First start by adding the desired color of paint to the jar.
Now just add a little dish soap.
The more soap you use the thinner the paint will be and the easier it will be to wipe off when it is dry.
We liked a bit more paint then soap since our paints were kind of thin to start with.
Now have a ball! My kids sure did.
This also works great for signs on cars for sale or houses for rent.
A set of a few different colors made up in baby food jars makes a great gift for kiddos. You can even add cute labels to the jar. You can find a huge selection of free printable labels from my blog here.
Hope you have as much fun doing this as we did!
Come visit us anytime for more fun crafty, healthy, DIY ideas!
I am so excited to be guest posting here at HomeSpun Threads! The Summer Soiree posts have been great and have given me many ideas of how to fill the summer days with my two boys. I am Andrea, from Pie Birds, Buttons and Muddy Puddles. I love to craft, cook and create, and find ways to be frugal and make things myself. Today, I am going to show you how to make your own bubbles, wands and blowers at home, for a fraction of the price you pay at the store! And it's fun, I promise. My boys, ages 5 and 3, had a blast helping me make the bubbles and wands, and had even more of a blast playing with them! All the pictures in this post were taken my good friend and photographer, Travis Sharkey. You can check his blog here. Okay, let's get started!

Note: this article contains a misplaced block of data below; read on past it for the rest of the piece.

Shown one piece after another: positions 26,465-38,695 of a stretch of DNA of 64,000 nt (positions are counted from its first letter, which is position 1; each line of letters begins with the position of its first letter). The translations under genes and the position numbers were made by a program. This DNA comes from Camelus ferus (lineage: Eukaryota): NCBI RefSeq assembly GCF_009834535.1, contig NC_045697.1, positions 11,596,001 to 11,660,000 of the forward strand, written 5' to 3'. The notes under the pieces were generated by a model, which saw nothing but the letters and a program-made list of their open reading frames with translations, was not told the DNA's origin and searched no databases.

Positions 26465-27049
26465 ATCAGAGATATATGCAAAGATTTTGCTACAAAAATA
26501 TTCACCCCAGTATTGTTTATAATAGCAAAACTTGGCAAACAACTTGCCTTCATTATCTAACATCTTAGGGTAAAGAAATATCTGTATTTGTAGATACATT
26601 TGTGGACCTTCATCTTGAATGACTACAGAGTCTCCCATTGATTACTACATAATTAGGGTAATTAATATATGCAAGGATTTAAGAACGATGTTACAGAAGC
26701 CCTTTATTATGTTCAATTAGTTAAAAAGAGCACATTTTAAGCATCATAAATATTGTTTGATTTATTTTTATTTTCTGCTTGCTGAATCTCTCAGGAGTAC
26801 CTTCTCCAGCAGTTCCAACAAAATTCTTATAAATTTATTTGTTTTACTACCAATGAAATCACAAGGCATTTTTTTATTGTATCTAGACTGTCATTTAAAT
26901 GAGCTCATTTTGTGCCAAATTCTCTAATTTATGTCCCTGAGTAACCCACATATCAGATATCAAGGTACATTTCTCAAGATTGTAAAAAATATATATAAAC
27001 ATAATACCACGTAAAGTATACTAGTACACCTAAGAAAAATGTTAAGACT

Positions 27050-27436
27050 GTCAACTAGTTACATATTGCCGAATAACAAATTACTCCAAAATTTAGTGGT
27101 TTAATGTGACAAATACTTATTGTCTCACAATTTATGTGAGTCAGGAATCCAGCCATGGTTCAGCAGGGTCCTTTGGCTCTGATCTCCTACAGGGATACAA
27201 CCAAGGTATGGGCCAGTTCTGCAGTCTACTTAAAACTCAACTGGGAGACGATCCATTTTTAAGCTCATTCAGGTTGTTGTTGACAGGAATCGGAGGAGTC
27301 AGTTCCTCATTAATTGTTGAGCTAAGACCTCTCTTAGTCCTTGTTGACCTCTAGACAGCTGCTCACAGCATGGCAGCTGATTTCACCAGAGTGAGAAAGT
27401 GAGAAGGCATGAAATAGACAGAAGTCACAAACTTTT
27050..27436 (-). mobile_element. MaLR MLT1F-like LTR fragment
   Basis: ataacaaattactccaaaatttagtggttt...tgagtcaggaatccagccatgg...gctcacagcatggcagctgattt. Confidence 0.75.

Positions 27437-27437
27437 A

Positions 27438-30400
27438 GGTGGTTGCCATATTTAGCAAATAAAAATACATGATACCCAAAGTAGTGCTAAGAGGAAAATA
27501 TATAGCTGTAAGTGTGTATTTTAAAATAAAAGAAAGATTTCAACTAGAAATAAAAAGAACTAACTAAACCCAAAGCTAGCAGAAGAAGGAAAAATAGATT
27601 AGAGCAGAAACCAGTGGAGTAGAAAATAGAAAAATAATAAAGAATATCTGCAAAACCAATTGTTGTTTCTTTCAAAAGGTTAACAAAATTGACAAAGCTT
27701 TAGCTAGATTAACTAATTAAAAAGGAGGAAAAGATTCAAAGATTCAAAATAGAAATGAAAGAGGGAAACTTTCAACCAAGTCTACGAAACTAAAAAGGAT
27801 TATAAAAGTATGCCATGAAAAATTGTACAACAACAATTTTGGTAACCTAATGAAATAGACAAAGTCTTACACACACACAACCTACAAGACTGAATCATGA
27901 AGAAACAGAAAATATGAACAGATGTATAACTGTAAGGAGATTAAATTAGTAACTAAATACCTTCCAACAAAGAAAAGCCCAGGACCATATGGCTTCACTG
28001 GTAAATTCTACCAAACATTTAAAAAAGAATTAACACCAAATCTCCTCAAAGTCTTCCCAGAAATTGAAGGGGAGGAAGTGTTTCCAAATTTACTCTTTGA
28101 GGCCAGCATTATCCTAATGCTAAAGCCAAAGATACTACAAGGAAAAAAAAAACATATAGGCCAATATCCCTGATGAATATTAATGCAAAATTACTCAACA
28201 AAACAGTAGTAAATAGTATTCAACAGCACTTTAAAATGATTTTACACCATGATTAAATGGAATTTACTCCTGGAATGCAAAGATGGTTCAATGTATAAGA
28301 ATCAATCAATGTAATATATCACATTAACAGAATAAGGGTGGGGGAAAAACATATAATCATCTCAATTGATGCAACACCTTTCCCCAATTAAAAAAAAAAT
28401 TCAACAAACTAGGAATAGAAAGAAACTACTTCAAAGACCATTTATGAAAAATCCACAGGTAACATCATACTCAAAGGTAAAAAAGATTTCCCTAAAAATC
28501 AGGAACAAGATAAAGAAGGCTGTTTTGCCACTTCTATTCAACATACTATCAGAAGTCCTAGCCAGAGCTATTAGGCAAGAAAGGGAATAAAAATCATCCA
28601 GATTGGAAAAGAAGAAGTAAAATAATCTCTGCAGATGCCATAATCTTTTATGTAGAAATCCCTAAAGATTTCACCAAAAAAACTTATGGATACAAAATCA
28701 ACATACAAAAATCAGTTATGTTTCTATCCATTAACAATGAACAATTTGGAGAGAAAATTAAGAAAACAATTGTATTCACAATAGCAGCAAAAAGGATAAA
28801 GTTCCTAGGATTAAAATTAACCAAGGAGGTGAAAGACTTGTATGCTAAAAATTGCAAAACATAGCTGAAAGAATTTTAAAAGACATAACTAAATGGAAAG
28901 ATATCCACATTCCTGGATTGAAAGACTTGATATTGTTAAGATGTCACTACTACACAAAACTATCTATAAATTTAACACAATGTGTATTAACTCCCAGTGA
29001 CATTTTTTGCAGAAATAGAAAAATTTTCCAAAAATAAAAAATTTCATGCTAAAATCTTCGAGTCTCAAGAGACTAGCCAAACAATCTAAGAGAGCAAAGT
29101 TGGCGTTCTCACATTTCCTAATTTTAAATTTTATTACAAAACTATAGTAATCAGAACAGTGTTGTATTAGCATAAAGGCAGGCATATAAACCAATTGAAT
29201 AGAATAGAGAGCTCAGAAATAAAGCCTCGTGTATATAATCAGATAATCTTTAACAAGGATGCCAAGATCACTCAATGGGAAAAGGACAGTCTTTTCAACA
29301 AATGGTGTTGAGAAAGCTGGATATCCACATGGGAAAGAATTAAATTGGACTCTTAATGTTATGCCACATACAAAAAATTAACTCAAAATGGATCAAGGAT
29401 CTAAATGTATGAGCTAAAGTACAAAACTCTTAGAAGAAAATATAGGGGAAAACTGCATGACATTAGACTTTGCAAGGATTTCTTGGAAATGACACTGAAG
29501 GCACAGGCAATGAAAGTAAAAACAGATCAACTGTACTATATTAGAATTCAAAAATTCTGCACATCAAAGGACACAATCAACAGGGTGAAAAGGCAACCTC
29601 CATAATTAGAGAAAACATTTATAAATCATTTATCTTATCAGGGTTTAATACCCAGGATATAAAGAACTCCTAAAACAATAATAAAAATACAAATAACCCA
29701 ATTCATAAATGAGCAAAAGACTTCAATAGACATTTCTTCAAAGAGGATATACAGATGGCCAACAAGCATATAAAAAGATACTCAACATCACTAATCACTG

Homemade Bubbles, Wands and Blowers
You will need:
1 gallon plastic jug (recycled from your gallon of milk or water
2/3 cup of Joy dish soap
2 1/2 Tablespoons of liquid glycerin (found in health and medicine area of Walmart or any other drug store)*